PB: Yes, I went to Citigroup with the director one day and met with a couple of traders, people who were around when this happened, people who were in a similar kind of position as our characters, and I spent a couple of hours picking their brain. The overwhelming thing for these people is when this was happening, they weren’t able to tell anyone. They knew a good year before this happened that it was going to happen and they couldn’t say anything. Their friends are acting like nothing is wrong and for a good 8 months they’ve just been like “Oh man, everybody’s just going to freak out.” That’s a mind fuck. That’s a strange thing to deal with and so the weight of the situation was so staggering for them, for this moment to realize what was going to happen and how it was just this global event. It’s pretty overwhelming. And so, it was interesting to see these guys who had been through it. A lot of people might look at them as cold and intellectual but they’re still people and they were there on the front lines, which is kind of a terrible analogy to draw because they’re not fighting in a war but it was interesting. I was a person who when this happened I was like “Fuck them all! We should not be paying for this.” But you realize we’re all kind of in the same boat. They just happened to be steering it. We’re all a part of it. It’s hard to live in America or any capitalist country or any Western civilized country with a lot of money and not take some responsibility for it because none of this would be possible without the same system that crumbled and bent us all over.
Q: There’s a book called “The Wolf of Wall Street” and a theory that sociopath psychosis is more prevalent in developed countries especially in places like Wall Street.
PB: Definitely. That’s the thing. The way that it is, is if we want to live the way we live, we have to take those brilliant sociopaths and put them in the positions they’re in to have no conscience and to make a lot of money for themselves, for their company, and then by proxy the rest of us because everybody would be spending money they didn’t have. And the reason they can do that is because these guys did what they did. As much as a lot of people might not have been aware of the real repercussions, and these guys were, so it makes them a bit more evil, we’re all part of it. It’s hard to really point the finger when it’s such a massive event. And I think that’s kind of what this movie is. A lot of people are probably going to be like “Oh boo hoo. Everyone on Wall Street lost a little bit of money.” Hopefully, it’s a bit more of an existential thing, I guess.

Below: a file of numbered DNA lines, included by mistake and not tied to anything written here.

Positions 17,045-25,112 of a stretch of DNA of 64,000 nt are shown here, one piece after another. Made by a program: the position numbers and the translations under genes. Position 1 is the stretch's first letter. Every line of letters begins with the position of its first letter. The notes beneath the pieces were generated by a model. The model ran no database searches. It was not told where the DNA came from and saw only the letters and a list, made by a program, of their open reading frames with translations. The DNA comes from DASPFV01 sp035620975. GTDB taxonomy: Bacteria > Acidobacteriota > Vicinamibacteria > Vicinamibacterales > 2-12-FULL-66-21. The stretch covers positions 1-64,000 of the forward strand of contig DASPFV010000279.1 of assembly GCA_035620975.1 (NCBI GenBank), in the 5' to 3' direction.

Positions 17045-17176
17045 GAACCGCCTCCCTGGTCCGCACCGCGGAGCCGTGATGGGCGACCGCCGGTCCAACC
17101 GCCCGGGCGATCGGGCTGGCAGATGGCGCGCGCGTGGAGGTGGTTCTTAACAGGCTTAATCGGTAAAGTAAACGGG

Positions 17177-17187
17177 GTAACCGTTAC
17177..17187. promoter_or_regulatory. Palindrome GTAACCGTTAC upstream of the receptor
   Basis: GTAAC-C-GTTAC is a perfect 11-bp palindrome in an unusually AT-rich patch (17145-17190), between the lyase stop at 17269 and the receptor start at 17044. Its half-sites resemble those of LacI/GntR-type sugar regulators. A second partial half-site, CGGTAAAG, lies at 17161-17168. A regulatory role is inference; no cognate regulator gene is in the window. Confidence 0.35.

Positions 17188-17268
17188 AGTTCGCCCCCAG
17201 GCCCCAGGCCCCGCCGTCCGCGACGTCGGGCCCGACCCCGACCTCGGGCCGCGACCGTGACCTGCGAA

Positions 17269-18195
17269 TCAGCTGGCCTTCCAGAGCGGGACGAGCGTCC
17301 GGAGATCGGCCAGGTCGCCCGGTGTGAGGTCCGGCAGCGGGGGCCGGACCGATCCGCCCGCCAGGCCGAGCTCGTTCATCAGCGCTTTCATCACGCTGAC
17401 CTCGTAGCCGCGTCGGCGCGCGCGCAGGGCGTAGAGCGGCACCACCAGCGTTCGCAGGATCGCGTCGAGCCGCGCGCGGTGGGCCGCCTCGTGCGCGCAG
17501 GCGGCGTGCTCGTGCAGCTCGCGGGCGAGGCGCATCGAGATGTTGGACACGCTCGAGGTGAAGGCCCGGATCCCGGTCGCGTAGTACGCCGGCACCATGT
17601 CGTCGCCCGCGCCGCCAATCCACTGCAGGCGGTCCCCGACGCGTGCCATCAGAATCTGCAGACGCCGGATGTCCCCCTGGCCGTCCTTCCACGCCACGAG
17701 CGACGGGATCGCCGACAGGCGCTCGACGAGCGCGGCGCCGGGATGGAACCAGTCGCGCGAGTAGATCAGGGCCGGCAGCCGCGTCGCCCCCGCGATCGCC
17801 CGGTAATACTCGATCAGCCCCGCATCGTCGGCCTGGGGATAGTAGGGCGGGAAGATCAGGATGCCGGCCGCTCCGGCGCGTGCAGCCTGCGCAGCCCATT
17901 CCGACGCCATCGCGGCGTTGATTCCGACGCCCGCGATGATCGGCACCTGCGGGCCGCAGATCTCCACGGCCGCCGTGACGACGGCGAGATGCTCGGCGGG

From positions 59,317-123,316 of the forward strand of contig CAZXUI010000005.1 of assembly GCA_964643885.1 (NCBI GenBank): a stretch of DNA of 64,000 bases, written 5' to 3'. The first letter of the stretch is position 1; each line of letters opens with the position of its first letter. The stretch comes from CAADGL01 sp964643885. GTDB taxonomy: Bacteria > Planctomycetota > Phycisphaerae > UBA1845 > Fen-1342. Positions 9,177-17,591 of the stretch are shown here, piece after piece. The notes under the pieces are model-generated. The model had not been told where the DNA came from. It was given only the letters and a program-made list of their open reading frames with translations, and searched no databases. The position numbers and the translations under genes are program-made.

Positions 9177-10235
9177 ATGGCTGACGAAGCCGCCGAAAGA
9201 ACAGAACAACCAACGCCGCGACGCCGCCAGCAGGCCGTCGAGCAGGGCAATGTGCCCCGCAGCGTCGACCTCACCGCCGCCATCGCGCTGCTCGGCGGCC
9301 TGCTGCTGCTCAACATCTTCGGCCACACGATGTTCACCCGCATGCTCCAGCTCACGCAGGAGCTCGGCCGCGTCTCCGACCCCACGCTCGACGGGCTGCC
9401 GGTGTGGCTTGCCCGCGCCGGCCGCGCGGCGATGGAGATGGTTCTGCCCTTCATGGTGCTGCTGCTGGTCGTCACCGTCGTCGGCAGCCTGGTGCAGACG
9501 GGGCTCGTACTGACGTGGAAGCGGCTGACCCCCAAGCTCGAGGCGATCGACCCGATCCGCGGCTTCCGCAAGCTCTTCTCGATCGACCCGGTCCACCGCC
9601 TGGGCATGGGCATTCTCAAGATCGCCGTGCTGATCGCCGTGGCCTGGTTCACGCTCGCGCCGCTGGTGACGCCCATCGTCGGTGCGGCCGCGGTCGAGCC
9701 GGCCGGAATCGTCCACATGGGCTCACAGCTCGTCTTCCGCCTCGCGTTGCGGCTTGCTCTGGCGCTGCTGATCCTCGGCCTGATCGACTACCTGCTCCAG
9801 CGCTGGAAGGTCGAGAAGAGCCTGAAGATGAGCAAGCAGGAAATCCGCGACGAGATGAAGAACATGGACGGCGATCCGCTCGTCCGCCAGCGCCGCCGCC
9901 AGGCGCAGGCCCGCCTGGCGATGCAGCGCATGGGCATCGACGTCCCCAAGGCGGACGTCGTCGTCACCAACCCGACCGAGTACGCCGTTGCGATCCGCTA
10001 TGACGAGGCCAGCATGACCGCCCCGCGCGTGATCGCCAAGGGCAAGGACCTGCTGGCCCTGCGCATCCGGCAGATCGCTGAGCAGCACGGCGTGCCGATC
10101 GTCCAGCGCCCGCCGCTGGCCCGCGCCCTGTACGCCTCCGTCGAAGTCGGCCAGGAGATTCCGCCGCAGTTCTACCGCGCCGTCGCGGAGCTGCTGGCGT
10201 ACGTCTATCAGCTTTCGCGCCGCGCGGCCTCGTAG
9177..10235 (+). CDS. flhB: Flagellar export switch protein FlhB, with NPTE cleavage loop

Q: Is Margin Call next year?
PB: It’ll probably come out sometime between next January and May.
Q: You mentioned the satisfaction of playing your own age. Is that kind of a double edged sword because you’re in your 20s now and want to play older characters?
PB: That’s like every actor is always playing a couple years younger that he is. It’s just sort of the name of the game. So I’m sure the next role I play is not going to be like 23. I’ll bet you it’ll be 20 or something. I don’t know. It could be 25. It’s always all over the place and it depends on who you’re cast against as well. In a movie full of the people like Easy A, we all look about age appropriate. I mean, next to actual high schoolers, we might look a bit young. We might look a bit coiffed but it’s a movie. Nobody wants to watch regular people. That’s why we do what we do. But I would say I actually enjoy it because you’re able to go both ways. I’m able to carry myself in a way that I can play older as well as playing younger. For an actor, that really just ends up being a weapon in your arsenal.
PB: No, they’ve actually shot that. We’ve been back 2-1/2 months so they were already in Paris. In fact, while I was shooting Margin Call, they were in Paris and that’s what allowed me to do Margin Call. If I’d been in Paris, I wouldn’t have been able to do it.
Q: What are fans going to see this season?
PB: I can’t say much but there is a baby on the way. There is a brush with death. There is Paris. That’s about all I can say. Georgina comes back and she stirs the post. I don’t know if you know what that means but if you watch the show…
Q: So a French crib death and cooking.
PB: (Laughs) Yeah.
Easy A opens in theaters on September 17th.